By Dawn Allcot
Forget New Year’s resolutions you’ll break before spring. Try something new in 2013! Better yet, do eight new things. That’s less than one adventure a month – even with a packed schedule you can manage that!
When we push ourselves out of our comfort zones, it disrupts our worldview – in a good way. We begin to adopt the mindset that anything is possible and experience what it’s like to live without baggage or fear. We can tap into that feeling the next time we face a more mundane “adventure,” like deadlines at work or cranky kids.
Take it from personal development coach Brian Reid, who hosts Horses Know the Way Home Workshops in Jamestown RI: an adventure can empower you to achieve your goals . “When you do something like swimming with an 1,800-pound Shire mare, it shakes up everything you know,” he says.
We chatted up experts and adventurous souls alike to devise this list of eight crazy, fun and empowering activities. At the end of the year, you’ll have memories to last a lifetime and some greater insight into your own inner strength.
1. Swim with a horse. The premise behind Reid’s workshops is that animals, which are completely authentic, can help us get in touch with our true self. “With horses, you don’t have to be perfect,” Reid explains. “You just have to be willing to be honest and genuine and authentic. You empower yourself through vulnerability.” The experience of swimming with a horse is close to weightlessness or flying, says those who’ve done it. “None of my prior experiences horseback riding compared to what it’s like to swim with [a horse]. Feeling that power beneath me as she used her legs to propel us around made me feel like I was flying on a mythical sea horse,” says Long Islander Nancy Barker, a regular attendee of Reid’s workshops. “I felt empowered, strong, and goddess-like.”
2. Test out the job of your dreams. You’re never too old to learn something new – or to start a new career. If you have dreams of changing careers, or just want a part-time job after retirement, consider asking someone in that field if you can job shadow them. Websites like PivotPlanet.com make it easy to Skype with a mentor or even spend a day learning the ropes in a new field to see if it’s for you.
3. Play an extreme sport. From roller blading to mountain biking, New York is filled with activities for the athletically inclined. Paintball is one weekend diversion anyone can play. It’s even used as a corporate team-building activity. Throughout the year, fields in Long Island, Staten Island and beyond are filled with men, women and families looking for stress-busting fun. Tonya Kniazev, a SUNY student from New York City, thrives on the adrenaline rush the sport offers. “Running straight into a battle and knowing that your teammates are right there next to you is empowering.” She loves the opportunity to achieve heroic feats in a safe environment. “Everyone should try it at least once!” she says.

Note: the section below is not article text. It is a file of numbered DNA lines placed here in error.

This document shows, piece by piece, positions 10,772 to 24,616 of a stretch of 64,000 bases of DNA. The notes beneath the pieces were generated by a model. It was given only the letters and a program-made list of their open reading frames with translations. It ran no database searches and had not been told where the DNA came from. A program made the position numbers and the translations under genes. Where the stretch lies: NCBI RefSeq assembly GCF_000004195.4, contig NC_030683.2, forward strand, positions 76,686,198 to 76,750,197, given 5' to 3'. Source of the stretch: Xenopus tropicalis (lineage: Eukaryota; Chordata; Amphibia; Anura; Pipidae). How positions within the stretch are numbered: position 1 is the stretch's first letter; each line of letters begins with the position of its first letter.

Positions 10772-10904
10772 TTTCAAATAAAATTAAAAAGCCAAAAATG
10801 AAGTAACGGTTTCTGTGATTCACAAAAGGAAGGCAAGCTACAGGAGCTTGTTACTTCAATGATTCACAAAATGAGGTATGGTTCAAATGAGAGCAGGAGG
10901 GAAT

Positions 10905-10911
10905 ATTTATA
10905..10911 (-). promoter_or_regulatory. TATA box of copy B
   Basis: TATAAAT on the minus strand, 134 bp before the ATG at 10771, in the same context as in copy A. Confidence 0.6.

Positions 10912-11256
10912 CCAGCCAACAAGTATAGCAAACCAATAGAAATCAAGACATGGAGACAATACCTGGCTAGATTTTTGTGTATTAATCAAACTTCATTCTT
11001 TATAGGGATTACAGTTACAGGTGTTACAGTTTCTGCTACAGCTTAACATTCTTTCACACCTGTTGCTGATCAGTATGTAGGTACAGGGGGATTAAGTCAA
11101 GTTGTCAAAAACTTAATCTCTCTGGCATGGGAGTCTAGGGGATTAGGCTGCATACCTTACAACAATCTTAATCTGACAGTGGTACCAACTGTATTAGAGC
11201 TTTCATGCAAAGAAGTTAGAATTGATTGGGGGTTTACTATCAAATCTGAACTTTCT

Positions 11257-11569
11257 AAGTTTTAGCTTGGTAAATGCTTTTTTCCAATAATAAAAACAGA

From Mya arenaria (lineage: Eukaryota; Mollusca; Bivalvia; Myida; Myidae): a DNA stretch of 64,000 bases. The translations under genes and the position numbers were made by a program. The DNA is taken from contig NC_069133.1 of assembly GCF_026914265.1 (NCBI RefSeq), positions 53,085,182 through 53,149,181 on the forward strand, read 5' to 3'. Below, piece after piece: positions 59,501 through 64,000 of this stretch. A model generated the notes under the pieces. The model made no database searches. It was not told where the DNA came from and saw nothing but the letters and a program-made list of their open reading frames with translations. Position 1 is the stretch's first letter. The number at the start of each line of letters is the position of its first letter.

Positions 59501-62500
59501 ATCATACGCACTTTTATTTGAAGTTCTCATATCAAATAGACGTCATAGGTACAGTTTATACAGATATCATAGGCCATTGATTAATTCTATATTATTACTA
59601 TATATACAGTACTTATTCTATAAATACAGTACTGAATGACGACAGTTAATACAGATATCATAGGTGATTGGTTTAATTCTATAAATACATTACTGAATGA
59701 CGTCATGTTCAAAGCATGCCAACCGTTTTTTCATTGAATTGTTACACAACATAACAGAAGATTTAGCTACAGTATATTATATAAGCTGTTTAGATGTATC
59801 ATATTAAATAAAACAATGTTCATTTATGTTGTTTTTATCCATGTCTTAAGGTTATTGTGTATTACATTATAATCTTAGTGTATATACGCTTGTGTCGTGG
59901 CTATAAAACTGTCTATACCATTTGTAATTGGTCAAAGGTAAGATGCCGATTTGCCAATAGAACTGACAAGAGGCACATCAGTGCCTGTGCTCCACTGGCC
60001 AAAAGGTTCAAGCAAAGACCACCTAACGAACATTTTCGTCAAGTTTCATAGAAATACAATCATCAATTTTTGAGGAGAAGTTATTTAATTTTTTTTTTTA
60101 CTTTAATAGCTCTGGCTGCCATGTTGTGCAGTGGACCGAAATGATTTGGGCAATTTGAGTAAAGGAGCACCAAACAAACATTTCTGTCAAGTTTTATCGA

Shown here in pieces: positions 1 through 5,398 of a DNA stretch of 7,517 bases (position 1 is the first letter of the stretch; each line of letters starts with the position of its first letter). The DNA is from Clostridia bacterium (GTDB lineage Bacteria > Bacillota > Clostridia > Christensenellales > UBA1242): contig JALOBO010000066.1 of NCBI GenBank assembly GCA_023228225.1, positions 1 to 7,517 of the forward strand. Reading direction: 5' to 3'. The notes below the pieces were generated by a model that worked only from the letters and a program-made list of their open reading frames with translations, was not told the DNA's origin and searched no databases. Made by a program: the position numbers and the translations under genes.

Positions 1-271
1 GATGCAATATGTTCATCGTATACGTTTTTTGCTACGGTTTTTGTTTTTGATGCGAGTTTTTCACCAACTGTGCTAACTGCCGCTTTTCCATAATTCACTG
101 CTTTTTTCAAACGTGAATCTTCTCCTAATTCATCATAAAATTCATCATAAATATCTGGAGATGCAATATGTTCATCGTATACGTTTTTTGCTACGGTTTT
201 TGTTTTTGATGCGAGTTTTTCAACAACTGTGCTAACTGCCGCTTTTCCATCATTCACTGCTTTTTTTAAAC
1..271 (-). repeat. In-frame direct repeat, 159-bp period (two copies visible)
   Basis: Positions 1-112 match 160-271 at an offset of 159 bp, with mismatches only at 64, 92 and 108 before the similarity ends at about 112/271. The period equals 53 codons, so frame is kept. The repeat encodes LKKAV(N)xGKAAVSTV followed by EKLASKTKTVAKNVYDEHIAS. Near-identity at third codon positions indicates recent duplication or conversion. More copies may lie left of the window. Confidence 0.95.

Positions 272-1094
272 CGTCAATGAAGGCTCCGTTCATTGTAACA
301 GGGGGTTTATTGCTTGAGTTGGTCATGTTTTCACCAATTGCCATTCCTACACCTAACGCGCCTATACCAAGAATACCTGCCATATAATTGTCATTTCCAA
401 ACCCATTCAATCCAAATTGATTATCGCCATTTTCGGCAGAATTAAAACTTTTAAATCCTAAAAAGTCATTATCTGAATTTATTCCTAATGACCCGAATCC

4. Dive with sharks. Getting messy not your thing? A shark dive at Riverhead’s Atlantic Aquarium could get your blood pumping. Barker says, “The shark dive is adventurous. It gives you an appreciation for an animal in their environment. You’re doing something outside your comfort zone, and are facing perceived danger, even if it’s within the controlled environment of a tank and cage.”
5. Go ziplining. Safer (and less costly!) than a jump from space, ziplining lets you appreciate nature and experience a sense of flying and adventure in a controlled environment. Hunter Mountain, just a few hours from New York City, boasts the second longest zipline in the world, more than four miles long and traveling up to 50 miles per hour.
6. Purge your space. In some homes, clearing clutter could be considered an extreme sport. Anyone who’s woken up to a clean, organized closet knows how uplifting the end result can be. Add the “fun” factor to this tedious task by planning a garage sale for the spring. It’s a great way to clear your space, socialize with neighbors, and earn some extra cash.
7. Help others. Researchers at Stamford University showed that performing random acts of kindness makes you happier. But the acts don’t have to be random to make a difference. Gretchen Rubin, author of “The Happiness Project,” offers another recommendation: “If you want to build your happiness based on the happiness you bring to other people, it’s more productive to be targeted.” Asserting that people are often confused and suspicious of “random” acts of kindness, she recommends things like helping a co-worker even if you have deadlines yourself, or spending a few minutes helping a mother struggling with toddlers pack her groceries. That’s real bravery.
8. Create a spa experience in your bathroom. Discovering your self-worth doesn’t have to involve “larger-than-life” activities. New York Feng Shui consultant Ken Lauher says, “Find the things in your life you use every day, and create a meaningful experience from them.” He recommends turning your bathroom in to a mini-spa. Stock your space with your favorite shampoo, conditioner, lotions and body gel, and take time to pamper yourself. “Ideally, we want to wake up feeling strong, healthy, vibrant and in control of our lives,” he says. “Buy products that invigorate and inspire you and brighten your day.”